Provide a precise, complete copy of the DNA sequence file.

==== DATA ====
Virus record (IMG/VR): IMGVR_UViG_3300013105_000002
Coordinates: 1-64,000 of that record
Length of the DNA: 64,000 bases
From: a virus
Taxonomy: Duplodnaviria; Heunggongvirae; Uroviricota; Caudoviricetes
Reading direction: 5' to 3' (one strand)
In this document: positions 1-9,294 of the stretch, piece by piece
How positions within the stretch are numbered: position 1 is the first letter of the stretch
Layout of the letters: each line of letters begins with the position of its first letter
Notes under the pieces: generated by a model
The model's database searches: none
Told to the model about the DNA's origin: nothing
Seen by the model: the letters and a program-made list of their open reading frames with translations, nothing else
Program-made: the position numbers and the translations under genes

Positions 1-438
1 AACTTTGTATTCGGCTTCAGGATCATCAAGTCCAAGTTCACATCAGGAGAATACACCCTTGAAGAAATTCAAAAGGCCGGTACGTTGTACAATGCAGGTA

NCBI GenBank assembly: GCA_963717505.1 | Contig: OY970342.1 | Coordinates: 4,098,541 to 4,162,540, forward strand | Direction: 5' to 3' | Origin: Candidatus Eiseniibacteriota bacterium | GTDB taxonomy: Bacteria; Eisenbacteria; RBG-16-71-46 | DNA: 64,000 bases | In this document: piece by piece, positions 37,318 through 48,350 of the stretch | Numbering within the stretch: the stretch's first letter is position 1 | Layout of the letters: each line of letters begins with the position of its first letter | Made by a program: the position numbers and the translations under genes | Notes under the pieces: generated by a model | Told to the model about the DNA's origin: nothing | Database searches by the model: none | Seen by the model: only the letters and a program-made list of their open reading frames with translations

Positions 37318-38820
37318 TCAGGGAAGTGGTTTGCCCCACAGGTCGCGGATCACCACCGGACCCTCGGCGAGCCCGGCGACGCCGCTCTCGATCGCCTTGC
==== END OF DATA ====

Virus record (IMG/VR): IMGVR_UViG_3300013105_000002
Coordinates: 1-64,000 of that record
Length of the DNA: 64,000 bases
From: a virus
Taxonomy: Duplodnaviria; Heunggongvirae; Uroviricota; Caudoviricetes
Reading direction: 5' to 3' (one strand)
In this document: positions 1-9,294 of the stretch, piece by piece
How positions within the stretch are numbered: position 1 is the first letter of the stretch
Layout of the letters: each line of letters begins with the position of its first letter
Notes under the pieces: generated by a model
The model's database searches: none
Told to the model about the DNA's origin: nothing
Seen by the model: the letters and a program-made list of their open reading frames with translations, nothing else
Program-made: the position numbers and the translations under genes

Positions 1-438
1 AACTTTGTATTCGGCTTCAGGATCATCAAGTCCAAGTTCACATCAGGAGAATACACCCTTGAAGAAATTCAAAAGGCCGGTACGTTGTACAATGCAGGTA

NCBI GenBank assembly: GCA_963717505.1 | Contig: OY970342.1 | Coordinates: 4,098,541 to 4,162,540, forward strand | Direction: 5' to 3' | Origin: Candidatus Eiseniibacteriota bacterium | GTDB taxonomy: Bacteria; Eisenbacteria; RBG-16-71-46 | DNA: 64,000 bases | In this document: piece by piece, positions 37,318 through 48,350 of the stretch | Numbering within the stretch: the stretch's first letter is position 1 | Layout of the letters: each line of letters begins with the position of its first letter | Made by a program: the position numbers and the translations under genes | Notes under the pieces: generated by a model | Told to the model about the DNA's origin: nothing | Database searches by the model: none | Seen by the model: only the letters and a program-made list of their open reading frames with translations

Positions 37318-38820
37318 TCAGGGAAGTGGTTTGCCCCACAGGTCGCGGATCACCACCGGACCCTCGGCGAGCCCGGCGACGCCGCTCTCGATCGCCTTGC